Why data literacy could be worth $500 mn to large enterprises
Data literacy — or the ability to derive meaningful information from data — can significantly add to the market value of large enterprises, according to a study commissioned by business intelligence firm Qlik.
As part of its newly-launched Data Literacy Project, Qlik estimated that higher corporate data literacy has the potential to boost a firm’s enterprise value by $320-534 million.
According to the study, there is a gap between how companies perceive the importance and relevance of data and how they are actively increasing workforce literacy.
While 92% of business decision-makers believe it is important for employees to be data literate, just 17% report that their business significantly encourages employees to become more confident with data.
To create a 'Data Literacy Index', Quik surveyed 604 global enterprise business decision-makers in 10 geographies on their companies’ use of data and approach to data literacy.
When correlated to measures of corporate performance, organisations that rank in the top third of the Data Literacy Index have 3-5% higher enterprise value, the study showed.
“The findings of the Data Literacy Index merely highlight why business leaders across industries need to take charge of the data evolution of their organisations and the significant value that data literacy brings to the organisation,” said Arun Balasubramanian, managing director at Qlik India.
“Only by empowering their employees with data literacy can they realise the greater business value and continue to thrive in a fast-changing, hyper-competitive business landscape,” he added.
The majority of business decision-makers feel it is vital for employees to be data literate, but just 24% of the global workforce reports being fully confident in their ability to read, work with, analyse and communicate with data, the study shows.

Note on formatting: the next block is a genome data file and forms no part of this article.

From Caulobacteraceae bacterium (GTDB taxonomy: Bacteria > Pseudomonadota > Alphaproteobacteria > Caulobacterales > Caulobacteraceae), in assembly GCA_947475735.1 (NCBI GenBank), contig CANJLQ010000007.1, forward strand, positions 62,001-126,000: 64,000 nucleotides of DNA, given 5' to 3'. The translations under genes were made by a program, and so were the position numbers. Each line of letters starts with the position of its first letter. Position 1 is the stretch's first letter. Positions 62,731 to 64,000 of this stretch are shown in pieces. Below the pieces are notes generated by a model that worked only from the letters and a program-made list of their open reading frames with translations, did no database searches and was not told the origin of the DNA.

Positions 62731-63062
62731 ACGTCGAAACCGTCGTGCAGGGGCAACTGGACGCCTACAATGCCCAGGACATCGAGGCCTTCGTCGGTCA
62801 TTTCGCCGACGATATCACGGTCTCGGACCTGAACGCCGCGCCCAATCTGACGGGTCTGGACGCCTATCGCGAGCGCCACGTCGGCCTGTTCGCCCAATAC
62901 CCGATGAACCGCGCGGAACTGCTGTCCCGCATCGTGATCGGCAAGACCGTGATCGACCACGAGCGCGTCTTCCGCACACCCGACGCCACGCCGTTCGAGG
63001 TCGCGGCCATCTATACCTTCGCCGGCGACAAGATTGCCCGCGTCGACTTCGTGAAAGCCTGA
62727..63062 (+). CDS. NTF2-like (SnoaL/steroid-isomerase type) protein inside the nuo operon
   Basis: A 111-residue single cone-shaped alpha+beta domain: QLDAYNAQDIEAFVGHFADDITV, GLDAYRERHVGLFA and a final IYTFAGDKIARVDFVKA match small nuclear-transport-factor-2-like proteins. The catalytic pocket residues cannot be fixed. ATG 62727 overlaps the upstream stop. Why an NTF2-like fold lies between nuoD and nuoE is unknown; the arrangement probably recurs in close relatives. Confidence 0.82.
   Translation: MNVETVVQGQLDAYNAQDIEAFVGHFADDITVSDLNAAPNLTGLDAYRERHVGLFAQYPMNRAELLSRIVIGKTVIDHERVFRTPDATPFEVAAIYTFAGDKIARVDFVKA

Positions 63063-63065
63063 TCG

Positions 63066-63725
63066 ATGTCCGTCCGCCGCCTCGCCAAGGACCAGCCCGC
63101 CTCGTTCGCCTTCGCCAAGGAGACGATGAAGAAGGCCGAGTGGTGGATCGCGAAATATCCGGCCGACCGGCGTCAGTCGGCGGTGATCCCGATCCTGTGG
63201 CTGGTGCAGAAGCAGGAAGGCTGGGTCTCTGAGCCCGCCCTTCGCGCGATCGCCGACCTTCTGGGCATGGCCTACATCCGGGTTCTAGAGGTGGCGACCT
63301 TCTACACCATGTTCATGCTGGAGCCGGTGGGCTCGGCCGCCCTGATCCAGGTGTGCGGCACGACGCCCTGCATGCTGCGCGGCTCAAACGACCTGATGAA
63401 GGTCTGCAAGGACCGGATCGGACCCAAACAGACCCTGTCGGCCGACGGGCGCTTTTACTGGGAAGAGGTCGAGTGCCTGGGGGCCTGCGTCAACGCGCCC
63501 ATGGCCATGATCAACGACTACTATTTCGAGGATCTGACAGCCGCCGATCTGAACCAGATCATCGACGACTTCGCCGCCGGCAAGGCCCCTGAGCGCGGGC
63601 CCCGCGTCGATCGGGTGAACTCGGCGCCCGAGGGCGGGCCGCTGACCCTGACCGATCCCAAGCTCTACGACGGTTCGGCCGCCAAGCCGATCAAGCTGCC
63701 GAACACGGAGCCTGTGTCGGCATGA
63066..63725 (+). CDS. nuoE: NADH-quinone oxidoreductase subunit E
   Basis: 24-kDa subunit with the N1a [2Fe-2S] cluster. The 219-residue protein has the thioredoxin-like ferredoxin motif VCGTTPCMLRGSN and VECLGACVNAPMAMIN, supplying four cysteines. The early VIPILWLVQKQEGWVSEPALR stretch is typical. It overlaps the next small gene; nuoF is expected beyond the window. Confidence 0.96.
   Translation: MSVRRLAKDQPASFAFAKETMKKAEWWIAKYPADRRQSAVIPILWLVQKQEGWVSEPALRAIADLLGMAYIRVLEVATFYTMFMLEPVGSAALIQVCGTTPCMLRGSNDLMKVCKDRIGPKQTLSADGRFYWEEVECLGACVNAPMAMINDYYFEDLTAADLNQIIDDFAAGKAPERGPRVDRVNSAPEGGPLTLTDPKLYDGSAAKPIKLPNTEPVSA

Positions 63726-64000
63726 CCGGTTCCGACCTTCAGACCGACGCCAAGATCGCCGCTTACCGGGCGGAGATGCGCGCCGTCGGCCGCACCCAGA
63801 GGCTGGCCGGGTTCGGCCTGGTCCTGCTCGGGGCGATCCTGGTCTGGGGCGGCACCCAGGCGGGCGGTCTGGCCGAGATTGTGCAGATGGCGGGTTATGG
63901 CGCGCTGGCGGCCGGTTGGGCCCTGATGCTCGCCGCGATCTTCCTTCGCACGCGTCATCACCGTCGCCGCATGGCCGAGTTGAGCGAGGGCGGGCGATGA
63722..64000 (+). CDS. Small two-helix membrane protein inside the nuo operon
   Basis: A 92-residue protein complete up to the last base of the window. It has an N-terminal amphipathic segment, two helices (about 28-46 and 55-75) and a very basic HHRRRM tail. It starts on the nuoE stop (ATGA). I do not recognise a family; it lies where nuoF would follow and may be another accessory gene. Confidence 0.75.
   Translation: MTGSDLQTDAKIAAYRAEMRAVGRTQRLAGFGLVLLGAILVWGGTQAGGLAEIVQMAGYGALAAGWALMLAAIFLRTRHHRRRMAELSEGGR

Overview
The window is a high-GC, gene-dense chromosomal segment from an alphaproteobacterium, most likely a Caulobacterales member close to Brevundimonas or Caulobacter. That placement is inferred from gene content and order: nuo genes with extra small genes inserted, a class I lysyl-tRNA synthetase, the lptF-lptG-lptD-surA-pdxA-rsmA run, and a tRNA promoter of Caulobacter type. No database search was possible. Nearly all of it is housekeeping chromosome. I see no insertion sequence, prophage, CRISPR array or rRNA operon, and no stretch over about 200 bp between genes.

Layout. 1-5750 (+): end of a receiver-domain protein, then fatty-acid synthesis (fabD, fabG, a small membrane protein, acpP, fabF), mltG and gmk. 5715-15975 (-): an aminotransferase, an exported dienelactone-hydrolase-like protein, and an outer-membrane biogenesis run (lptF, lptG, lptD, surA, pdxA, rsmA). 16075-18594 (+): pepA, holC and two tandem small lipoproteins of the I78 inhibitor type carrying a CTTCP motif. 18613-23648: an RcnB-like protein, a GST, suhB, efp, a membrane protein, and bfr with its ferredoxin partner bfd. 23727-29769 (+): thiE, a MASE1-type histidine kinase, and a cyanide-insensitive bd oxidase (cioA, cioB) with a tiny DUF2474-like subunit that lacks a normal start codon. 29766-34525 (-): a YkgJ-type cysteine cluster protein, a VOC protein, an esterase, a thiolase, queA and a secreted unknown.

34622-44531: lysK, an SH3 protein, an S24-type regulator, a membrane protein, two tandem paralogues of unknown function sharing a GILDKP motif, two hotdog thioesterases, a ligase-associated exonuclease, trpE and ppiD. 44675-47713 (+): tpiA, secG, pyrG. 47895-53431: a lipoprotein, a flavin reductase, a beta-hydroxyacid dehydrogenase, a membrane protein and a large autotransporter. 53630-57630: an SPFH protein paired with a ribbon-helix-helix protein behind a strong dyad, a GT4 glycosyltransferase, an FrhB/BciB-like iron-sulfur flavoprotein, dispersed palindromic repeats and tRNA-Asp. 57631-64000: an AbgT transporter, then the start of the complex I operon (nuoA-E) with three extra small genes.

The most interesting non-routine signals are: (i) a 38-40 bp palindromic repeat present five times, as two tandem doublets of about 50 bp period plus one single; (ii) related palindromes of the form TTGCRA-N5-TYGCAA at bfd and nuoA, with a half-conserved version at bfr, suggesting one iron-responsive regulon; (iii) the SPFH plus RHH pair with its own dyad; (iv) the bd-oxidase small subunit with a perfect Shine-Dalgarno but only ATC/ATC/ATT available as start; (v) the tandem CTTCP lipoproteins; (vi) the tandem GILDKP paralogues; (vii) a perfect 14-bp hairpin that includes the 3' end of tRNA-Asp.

While two-thirds of companies (63%) are planning on hiring more data literate employees, the onus is invariably on the individual. Business leaders have been largely unwilling to commit resources to improve the data literacy of their workforce, with only 34% of firms currently providing data literacy training, and only 36% willing to pay higher salaries to employees who are data literate.
Nearly all business leaders acknowledge that data is important to their industry (93%) and in how their company currently makes decisions (98%). But just 8% of firms have made major changes in the way the data is used over the past five years.
Europe holds the highest data literacy score of any region, with the UK, Germany and France among the most mature nations for corporate data literacy.
Asia-Pacific recorded the highest region-wise progress in the last five years – moving faster than the US, Europe, the Middle East and Africa.
Singapore emerged as the most data-literate nation globally, with the highest Corporate Data Literacy (CDL) score of 84.1 compared to 81.3 in the United Kingdom and 72.6 in the US.
Within Asia-Pacific, India had a score of 76.2, Australia had a score of 72.4; while Japan had a score of 54.9. The banking and finance industry led the way in terms of achieving the highest average CDL score in Asia Pacific.
There were far greater differences in corporate data literacy between industries than between regions. The healthcare, retail and real estate industries under-performed on data literacy (with respective data literacy scores of 67.1, 69.2 and 70.7), while the administrative, technical services and finance industries performed more consistently (81.1, 80.2 and 77.4 respectively).